Glaucoma is an eye disease that involves damage to the optic nerve, which sends visual signals to the brain. Often called the “sneak thief of sight,” Glaucoma is a disease that strikes without any obvious symptoms. Patients usually don’t even know it’s there until serious vision loss has occurred. And unfortunately, there is no cure for glaucoma. Once a patient has lost their vision, it can’t be restored.
There are several different types of glaucoma. The most common is called open-angle glaucoma (OAG), which accounts for about 80% of all cases. It develops slowly over time, usually after the age of 40. Patients with this type of glaucoma may experience a gradual narrowing of their peripheral vision, which many call “tunnel vision,” or areas of vision loss.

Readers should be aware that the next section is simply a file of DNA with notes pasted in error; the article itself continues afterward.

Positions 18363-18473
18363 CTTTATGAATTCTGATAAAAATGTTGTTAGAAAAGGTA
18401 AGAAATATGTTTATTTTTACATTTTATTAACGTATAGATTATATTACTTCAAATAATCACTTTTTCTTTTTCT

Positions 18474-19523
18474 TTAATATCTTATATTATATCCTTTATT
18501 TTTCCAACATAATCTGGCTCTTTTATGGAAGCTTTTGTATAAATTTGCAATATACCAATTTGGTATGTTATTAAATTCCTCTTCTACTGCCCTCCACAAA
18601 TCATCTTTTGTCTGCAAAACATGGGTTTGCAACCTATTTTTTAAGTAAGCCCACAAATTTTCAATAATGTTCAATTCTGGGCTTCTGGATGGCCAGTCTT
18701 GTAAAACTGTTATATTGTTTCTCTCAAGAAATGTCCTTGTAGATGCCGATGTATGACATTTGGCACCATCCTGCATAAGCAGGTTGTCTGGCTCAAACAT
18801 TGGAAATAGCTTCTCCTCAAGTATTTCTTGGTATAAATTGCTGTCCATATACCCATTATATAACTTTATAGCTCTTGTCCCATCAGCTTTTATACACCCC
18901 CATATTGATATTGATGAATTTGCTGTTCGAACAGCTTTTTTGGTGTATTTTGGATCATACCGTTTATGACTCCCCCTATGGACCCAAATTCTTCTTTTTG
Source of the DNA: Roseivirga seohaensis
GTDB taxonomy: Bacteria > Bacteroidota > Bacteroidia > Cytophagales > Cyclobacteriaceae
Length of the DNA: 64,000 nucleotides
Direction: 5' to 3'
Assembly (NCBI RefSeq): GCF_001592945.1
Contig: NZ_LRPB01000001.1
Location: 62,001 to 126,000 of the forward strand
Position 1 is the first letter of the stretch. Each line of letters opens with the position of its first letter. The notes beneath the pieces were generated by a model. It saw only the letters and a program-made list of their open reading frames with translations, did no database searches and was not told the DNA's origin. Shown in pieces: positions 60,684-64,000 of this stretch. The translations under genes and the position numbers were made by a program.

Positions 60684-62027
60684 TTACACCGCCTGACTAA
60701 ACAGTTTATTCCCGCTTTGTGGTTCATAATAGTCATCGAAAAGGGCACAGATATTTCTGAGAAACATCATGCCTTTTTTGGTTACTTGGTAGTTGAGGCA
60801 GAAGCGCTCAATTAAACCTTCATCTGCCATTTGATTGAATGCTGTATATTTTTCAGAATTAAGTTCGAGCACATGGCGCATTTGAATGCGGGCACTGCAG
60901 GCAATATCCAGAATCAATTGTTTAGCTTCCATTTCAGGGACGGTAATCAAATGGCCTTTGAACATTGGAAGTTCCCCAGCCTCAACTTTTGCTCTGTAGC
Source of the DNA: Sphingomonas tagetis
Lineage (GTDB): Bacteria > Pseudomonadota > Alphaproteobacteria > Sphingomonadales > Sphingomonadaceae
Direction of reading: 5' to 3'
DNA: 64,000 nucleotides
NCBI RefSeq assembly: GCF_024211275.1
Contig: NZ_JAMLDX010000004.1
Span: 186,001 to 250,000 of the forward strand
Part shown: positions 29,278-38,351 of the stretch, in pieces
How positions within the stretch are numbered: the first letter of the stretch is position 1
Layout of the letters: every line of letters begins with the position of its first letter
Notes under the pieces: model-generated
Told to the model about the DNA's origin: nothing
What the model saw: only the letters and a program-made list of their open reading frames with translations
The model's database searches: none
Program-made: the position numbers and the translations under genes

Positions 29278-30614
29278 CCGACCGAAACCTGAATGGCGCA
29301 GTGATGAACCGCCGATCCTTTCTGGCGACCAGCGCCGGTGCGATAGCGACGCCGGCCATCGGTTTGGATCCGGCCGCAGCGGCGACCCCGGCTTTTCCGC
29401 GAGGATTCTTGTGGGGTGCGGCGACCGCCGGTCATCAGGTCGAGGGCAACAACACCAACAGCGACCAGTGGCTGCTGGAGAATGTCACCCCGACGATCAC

No one knows exactly what causes this damage, but pressure buildup in the eye is proven to be one of the major risk factors associated with glaucoma. When the optic nerve gets damaged by high intraocular pressure (IOP), some signals from the eye aren’t transmitted to the brain. This can result in visual field loss, and if not managed, could eventually lead to blindness.
Glaucoma is one of the most common causes of preventable blindness. Over 3 million Americans have glaucoma, yet only half of them are aware they have it. One out of every five sufferers has a close relative with it. In the United States, approximately 120,000 people are living with blindness because of glaucoma.
The Diagnostic Eye Center can easily measure IOP, and use it as an important clue in the diagnosis and treatment of glaucoma. Here are the case studies related to Glaucoma: